for example if the arrays were already sorted (I use lists here, not sure you need arrays for that): (Edited: now using and iterator not to loop pwfs2Dates from the beginning on each step):

pdates = iter(enumerate(pwfs2Dates))
i, datei = pdates.next() 

for datej, valuej in zip(dimmDates, dimvals):
    while datei < datej - fiveMinutes:
        i, datei = pdates.next()
    while datei < datej + fiveMinutes:
        data[i] = valuej
        i, datei = pdates.next()

Otherwise, if they were not ordered and you created the sorted, indexed lists like this:

pwfs2Dates = sorted([(date, idx) for idx, date in enumerate(pwfs2Dates)])
dimmDates = sorted([(date, idx) for idx, date in enumerate(dimmDates)])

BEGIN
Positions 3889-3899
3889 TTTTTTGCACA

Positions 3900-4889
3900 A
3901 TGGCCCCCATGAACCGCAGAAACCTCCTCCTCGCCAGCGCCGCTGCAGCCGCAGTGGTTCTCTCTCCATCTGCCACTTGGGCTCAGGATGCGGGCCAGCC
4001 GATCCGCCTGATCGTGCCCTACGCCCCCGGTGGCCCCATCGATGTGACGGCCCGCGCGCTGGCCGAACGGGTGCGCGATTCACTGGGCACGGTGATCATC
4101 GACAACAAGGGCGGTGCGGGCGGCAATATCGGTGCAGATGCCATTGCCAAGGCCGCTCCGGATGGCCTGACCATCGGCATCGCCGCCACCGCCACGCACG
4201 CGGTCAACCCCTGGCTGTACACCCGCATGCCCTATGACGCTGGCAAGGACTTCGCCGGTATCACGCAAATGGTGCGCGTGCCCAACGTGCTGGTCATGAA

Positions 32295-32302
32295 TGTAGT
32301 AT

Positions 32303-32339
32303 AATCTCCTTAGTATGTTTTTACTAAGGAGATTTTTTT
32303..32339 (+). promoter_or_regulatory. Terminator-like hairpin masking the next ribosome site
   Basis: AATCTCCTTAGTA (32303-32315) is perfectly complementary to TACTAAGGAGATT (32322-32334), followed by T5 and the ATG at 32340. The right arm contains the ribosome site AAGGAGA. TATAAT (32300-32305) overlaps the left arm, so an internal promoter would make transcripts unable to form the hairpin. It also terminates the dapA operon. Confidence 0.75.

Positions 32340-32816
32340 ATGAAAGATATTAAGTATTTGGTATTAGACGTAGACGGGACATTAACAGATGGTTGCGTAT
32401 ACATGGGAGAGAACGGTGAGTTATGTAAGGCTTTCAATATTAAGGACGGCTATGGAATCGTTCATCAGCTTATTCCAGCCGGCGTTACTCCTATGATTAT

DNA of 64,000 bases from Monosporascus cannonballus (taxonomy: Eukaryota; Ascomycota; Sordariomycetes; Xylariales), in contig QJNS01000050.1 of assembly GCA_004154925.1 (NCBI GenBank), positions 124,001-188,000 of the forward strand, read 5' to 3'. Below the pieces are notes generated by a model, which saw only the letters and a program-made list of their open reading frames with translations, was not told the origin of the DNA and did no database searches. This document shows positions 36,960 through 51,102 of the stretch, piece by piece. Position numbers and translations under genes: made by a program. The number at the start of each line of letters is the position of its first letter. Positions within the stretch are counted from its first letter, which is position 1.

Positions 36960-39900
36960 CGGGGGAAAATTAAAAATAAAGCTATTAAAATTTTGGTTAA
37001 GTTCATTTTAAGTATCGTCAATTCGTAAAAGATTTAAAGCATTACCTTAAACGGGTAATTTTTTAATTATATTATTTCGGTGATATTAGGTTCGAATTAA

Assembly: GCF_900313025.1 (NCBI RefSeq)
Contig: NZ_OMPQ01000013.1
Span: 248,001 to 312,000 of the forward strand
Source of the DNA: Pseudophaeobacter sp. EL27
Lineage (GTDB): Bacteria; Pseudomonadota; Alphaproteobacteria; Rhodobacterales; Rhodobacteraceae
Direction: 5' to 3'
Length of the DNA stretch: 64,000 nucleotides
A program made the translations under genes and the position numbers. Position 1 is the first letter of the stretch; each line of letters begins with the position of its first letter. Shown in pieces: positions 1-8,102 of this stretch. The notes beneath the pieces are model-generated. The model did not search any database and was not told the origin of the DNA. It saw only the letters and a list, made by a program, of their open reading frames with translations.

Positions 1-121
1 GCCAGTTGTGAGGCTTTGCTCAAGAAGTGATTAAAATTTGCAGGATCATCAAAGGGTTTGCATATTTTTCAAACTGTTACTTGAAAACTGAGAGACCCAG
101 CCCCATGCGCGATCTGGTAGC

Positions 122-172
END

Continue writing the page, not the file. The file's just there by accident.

the code would be:
(Edited: now using and iterator not to loop pwfs2Dates from the beginning on each step):

pdates = iter(pwfs2Dates)
datei, i = pdates.next()

for datej, j in dimmDates:
    while datei < datej - fiveMinutes:
        datei, i = pdates.next()
    while datei < datej + fiveMinutes:
        data[i] = dimVals[j]
        datei, i = pdates.next()

great!

..

  1. Note that dimVals:

    dimVals  = np.array(dict1[dimmKey]['values'])
    

    is not used in your code and can be eliminated.

  2. Note that your code gets greatly simplified by looping through the array itself instead of using xrange

Edit: The answer from unutbu address some weak parts in the code above. I indicate them here for completness:

  1. Use of next: next(iterator) is prefered to iterator.next(). iterator.next() is an exception to a conventional naming rule that has been fixed in py3k renaming this method as iterator.__next__().